Chef Andrea Griffith on Sea Island Forge Kettle

     

     

    Do you have a grilling or campfire memory that started your love of outdoor cooking?

    I grew up in downtown Philly, and we were never outdoor people. I mean steaks on the grill, sure, that sort of thing, but when I met my ex-husband, he took me camping, and yes, it was the most horrific experience of my whole life [laughs] but cooking over a campfire was awesome. I realized that there was nothing I couldn’t do. That wasn’t that bad.

    What’s one meal that really shines on your SIF Kettle?

    People seem to flock to my play on Mexican street corn with a homemade ranch-style aioli.

    What is something you’ve cooked on the SIF Kettle that surprised you?

    I’ll do a sourdough boule with pickled onions and goat cheese, or you know, pull out the double Griswold cast iron skillet and do fried chicken. The surprising thing is you can make about anything on a SIF.

    How would you describe your style of cooking?

    I am a purist. I want to take an ingredient and make it taste like what it is. I’m modern American cuisine, then I pair with accentuating flavors. For instance, mushrooms are one of my favorite things. But I want them to taste like mushrooms, not covered up with other flavors. That’s just one example.

    What type of wood do you like for your SIF Kettle?

    I like a hickory / cedar blend. Chestnut for smoking or grilling. And that hickory doesn’t put up as much black fumes.

    What’s something tricky about open fire that the average cook needs to know?

    I teach guests in an open forum on the SIF, so I’m used to lots of questions. It’s really all about getting to know the kettle. With a gas grill, you set the temperature, and then it’s set, but here, you have to maintain it. A lot of people are afraid it’s too hot or not hot enough. But the more you work with it, the more you know what you need.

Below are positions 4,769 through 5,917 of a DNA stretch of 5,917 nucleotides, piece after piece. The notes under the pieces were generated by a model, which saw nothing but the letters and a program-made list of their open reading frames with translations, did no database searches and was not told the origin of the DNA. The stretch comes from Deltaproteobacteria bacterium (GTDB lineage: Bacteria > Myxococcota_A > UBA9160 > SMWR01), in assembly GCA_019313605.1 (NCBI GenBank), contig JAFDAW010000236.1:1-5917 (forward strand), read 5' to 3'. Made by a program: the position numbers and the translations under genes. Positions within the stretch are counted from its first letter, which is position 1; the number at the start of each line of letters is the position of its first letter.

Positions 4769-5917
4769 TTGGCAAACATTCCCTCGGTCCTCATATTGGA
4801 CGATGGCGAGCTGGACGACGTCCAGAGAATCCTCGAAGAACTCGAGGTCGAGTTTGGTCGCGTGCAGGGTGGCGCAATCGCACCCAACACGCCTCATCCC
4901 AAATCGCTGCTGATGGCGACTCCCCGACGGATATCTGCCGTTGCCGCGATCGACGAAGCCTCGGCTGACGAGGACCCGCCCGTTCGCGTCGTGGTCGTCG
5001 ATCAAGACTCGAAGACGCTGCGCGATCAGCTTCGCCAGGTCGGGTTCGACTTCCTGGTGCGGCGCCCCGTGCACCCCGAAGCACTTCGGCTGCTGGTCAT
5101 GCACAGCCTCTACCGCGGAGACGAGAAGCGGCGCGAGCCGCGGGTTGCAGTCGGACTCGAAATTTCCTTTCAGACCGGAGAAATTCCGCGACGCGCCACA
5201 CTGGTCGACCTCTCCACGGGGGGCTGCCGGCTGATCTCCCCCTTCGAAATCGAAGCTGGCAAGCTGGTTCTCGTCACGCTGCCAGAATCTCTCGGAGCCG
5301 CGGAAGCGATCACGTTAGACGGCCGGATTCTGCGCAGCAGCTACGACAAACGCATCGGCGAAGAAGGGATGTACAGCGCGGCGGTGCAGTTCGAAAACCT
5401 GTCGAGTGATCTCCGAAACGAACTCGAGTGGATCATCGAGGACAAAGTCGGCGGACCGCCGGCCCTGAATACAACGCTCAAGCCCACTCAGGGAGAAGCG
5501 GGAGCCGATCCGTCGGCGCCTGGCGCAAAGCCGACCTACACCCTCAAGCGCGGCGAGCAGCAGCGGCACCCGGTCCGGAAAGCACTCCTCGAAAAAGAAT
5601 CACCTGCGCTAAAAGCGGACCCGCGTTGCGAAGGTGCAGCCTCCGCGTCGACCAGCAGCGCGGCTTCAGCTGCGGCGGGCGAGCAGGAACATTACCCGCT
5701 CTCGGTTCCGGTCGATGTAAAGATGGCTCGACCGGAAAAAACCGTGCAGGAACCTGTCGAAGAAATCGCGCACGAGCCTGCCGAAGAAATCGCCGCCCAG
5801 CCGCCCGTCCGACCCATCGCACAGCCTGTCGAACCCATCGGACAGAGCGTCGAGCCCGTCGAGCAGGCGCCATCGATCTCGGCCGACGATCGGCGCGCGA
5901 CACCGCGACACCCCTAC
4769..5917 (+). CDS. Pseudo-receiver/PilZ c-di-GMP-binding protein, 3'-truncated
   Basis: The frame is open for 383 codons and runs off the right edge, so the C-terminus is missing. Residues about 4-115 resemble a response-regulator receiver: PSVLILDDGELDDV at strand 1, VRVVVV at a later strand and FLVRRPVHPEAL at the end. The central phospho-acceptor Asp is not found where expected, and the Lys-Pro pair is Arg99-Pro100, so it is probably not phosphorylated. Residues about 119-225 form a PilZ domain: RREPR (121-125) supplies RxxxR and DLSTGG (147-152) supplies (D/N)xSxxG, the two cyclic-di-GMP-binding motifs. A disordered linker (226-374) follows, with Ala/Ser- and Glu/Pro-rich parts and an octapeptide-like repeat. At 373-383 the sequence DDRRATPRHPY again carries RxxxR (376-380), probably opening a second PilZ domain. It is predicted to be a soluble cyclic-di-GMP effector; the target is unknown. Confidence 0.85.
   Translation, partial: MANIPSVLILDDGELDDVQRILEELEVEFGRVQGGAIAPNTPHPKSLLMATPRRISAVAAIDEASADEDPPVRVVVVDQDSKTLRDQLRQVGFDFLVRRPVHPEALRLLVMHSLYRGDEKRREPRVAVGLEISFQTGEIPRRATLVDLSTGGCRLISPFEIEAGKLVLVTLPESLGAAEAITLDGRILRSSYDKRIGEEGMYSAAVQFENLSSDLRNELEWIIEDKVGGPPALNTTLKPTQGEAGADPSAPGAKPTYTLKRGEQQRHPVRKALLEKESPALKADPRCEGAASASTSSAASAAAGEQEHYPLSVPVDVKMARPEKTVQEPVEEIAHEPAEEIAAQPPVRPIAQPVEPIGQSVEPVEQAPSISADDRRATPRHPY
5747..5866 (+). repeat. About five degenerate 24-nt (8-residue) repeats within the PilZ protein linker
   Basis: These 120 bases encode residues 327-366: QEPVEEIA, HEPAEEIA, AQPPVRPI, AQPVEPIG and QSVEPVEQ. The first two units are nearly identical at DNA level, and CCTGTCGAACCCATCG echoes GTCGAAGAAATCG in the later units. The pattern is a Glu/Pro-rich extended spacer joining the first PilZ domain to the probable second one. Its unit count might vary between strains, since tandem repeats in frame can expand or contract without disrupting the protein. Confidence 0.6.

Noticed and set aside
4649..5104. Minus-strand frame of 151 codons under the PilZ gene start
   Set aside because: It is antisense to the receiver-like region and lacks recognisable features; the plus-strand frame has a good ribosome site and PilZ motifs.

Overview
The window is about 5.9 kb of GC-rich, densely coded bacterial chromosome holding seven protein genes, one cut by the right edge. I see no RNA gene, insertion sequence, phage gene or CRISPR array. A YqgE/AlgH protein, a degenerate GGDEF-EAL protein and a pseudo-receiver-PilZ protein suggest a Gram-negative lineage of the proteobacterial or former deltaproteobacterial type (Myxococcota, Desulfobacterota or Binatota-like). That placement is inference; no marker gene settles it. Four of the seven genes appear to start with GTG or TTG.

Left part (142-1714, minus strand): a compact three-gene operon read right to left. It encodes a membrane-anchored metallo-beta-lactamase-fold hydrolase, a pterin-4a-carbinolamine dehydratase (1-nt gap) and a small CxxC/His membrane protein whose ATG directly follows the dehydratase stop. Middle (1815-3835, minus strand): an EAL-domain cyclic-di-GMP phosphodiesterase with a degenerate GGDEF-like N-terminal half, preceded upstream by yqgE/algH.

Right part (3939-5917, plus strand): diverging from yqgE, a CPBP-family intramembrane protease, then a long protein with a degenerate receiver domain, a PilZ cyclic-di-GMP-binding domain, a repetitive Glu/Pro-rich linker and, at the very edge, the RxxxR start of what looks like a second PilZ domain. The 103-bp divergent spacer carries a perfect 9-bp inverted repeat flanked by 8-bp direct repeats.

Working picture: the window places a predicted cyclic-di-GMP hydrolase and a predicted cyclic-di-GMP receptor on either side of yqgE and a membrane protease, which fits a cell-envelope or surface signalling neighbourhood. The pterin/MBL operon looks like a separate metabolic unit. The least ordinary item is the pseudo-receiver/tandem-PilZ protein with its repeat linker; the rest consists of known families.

What is your favorite element of the SIF Kettle?

    The beauty of the grill grate arm. I can do a whole side of salmon, use the dome, producing steam, and I don’t have to flip. Finding the right place for the heat and then using that dome to not have to flip fish is a thing of beauty.

     

    Summer South of the Border Grilled Sweet Corn

    From Chef Andrea Griffith, Pursell Farms, Sylacauga, Ala

     

    Serves 6 people

     

    6-8 ears of fresh sweet corn with husks, washed and silks removed

    1 c. Hellman’s mayonnaise

    1 tbsp, dried dill (or 2 tbsp. fresh, finely chopped)

    1 tbsp. garlic powder

    Salt and pepper to taste

    1 bunch cilantro, stalks removed, finely chopped

    Hot sauce to taste

    1 c. crumbled cojito cheese

     

    1. Fold husks around corn, twisting slightly at the end, then place on a medium hot grills, and roast corn in husk until almost cooked.
    2. While corn is roasting, in a bowl, mix mayonnaise, dill, garlic powder, and salt and pepper, and set aside.
    3. Remove corn from grill onto platter, then pull back husk of each cob (husk should all be at the stalk end but not removed) and brush each cob well with the mayo mixture.
    4. Return corn cobs to the grill, keeping kernels exposed, and grill until they begin to char.
    5. Remove from heat and immediately sprinkle with chopped cilantro.
    6. Drizzle with hot sauce as desired, top with crumbled cojito, and serve warm.